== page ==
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Original Contribution
August 12, 2009

Aspirin Use and Survival After Diagnosis of Colorectal Cancer

Author Affiliations

Author Affiliations: Gastrointestinal Unit, Massachusetts General Hospital and Harvard Medical School (Dr Chan); Department of Pathology, Brigham and Women's Hospital, Harvard Medical School, and Department of Epidemiology, Harvard School of Public Health (Dr Ogino); Department of Medical Oncology, Dana-Farber Cancer Institute (Drs Ogino and Fuchs); Channing Laboratory, Department of Medicine, Brigham and Women's Hospital, and Harvard Medical School (Drs Chan and Fuchs) Boston, Massachusetts.

JAMA. 2009;302(6):649-658. doi:10.1001/jama.2009.1112

Context Aspirin reduces risk of colorectal neoplasia in randomized trials and inhibits tumor growth and metastases in animal models. However, the influence of aspirin on survival after diagnosis of colorectal cancer is unknown.

Objective To examine the association between aspirin use after colorectal cancer diagnosis on colorectal cancer−specific and overall survival.

Design, Setting, and Participants Prospective cohort study of 1279 men and women diagnosed with stage I, II, or III colorectal cancer. Participants were enrolled in 2 nationwide health professional cohorts in 1980 and 1986 prior to diagnosis and followed up through June 1, 2008.

Main Outcome Measure Colorectal cancer−specific and overall mortality.

Results After a median follow-up of 11.8 years, there were 193 total deaths (35%) and 81 colorectal cancer−specific deaths (15%) among 549 participants who regularly used aspirin after colorectal cancer diagnosis, compared with 287 total deaths (39%) and 141 colorectal cancer−specific deaths (19%) among 730 participants who did not use aspirin. Compared with nonusers, participants who regularly used aspirin after diagnosis experienced a multivariate hazard ratio (HR) for colorectal cancer−specific mortality of 0.71 (95% confidence interval [CI], 0.53-0.95) and for overall mortality of 0.79 (95% CI, 0.65-0.97). Among 719 participants who did not use aspirin before diagnosis, aspirin use initiated after diagnosis was associated with a multivariate HR for colorectal cancer−specific mortality of 0.53 (95% CI, 0.33-0.86). Among 459 participants with colorectal cancers that were accessible for immunohistochemical assessment, the effect of aspirin differed significantly according to cyclooxygenase 2 (COX-2) expression (P for interaction = .04). Regular aspirin use after diagnosis was associated with a lower risk of colorectal cancer−specific mortality among participants in whom primary tumors overexpressed COX-2 (multivariate HR, 0.39; 95% CI, 0.20-0.76), whereas aspirin use was not associated with lower risk among those with primary tumors with weak or absent expression (multivariate HR, 1.22; 95% CI, 0.36-4.18).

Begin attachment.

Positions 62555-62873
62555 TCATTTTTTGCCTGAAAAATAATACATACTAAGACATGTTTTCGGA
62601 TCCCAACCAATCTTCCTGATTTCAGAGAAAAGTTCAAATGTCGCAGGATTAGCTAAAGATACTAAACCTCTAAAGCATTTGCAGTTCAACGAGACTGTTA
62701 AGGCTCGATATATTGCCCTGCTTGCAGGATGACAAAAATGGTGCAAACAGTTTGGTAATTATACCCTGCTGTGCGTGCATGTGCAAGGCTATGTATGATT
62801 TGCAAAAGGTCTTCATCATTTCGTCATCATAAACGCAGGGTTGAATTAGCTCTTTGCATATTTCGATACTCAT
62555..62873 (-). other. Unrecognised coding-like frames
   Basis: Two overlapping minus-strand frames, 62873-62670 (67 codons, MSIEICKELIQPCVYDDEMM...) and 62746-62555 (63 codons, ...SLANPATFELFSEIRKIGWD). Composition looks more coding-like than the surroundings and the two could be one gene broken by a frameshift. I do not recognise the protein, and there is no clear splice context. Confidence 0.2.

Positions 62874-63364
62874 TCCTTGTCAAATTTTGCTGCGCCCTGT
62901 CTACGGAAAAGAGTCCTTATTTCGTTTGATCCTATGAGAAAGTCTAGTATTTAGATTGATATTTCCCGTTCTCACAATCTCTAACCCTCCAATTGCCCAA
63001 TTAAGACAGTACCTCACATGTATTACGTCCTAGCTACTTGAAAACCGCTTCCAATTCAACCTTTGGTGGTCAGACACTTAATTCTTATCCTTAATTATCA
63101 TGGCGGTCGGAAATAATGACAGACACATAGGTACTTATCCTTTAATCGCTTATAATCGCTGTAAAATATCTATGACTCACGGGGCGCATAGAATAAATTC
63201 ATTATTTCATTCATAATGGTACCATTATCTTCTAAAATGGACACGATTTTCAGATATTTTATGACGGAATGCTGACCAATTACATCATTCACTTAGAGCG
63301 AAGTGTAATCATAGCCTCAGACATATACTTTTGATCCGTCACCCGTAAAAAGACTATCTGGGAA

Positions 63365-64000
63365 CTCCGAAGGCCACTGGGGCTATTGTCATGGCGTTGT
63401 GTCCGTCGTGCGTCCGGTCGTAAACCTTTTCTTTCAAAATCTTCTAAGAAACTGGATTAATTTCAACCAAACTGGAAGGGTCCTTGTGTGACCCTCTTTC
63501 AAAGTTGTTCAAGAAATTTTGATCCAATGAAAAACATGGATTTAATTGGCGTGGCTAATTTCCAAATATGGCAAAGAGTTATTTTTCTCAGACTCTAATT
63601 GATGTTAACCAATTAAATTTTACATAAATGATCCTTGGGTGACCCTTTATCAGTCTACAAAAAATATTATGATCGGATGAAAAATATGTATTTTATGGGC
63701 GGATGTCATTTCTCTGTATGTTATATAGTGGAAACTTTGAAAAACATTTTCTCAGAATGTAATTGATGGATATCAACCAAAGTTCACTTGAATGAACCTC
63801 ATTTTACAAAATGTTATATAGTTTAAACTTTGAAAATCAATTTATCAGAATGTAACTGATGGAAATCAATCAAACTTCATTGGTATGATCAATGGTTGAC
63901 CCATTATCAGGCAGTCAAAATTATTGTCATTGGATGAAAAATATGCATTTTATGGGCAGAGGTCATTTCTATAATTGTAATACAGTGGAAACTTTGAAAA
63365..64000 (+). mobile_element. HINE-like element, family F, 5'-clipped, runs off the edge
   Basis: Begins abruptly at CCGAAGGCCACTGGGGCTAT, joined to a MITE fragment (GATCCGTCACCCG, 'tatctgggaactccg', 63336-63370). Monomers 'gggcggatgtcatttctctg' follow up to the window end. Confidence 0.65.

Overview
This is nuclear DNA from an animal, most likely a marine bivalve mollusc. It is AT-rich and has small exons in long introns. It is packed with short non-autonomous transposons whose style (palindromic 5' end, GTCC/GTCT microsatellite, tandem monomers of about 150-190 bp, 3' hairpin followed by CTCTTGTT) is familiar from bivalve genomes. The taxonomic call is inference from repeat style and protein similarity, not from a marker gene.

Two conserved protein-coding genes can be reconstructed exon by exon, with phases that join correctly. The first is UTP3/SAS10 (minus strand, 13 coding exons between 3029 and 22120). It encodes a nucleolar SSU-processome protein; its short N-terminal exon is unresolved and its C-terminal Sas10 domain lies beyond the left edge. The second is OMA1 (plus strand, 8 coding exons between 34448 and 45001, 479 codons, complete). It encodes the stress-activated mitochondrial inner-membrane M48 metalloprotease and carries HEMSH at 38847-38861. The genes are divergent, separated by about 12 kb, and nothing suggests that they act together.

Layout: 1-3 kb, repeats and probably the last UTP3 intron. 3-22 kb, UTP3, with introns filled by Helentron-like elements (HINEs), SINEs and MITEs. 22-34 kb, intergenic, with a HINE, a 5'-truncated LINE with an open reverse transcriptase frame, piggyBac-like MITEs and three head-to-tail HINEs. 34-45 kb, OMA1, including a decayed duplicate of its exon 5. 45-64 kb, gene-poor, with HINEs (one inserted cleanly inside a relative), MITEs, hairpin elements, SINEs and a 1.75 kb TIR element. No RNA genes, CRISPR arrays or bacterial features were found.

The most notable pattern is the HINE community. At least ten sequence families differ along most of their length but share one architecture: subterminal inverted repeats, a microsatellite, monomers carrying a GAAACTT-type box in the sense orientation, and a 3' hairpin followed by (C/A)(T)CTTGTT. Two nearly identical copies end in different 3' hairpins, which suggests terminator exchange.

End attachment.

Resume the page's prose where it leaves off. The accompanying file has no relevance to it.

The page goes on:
Conclusion Regular aspirin use after the diagnosis of colorectal cancer is associated with lower risk of colorectal cancer−specific and overall mortality, especially among individuals with tumors that overexpress COX-2.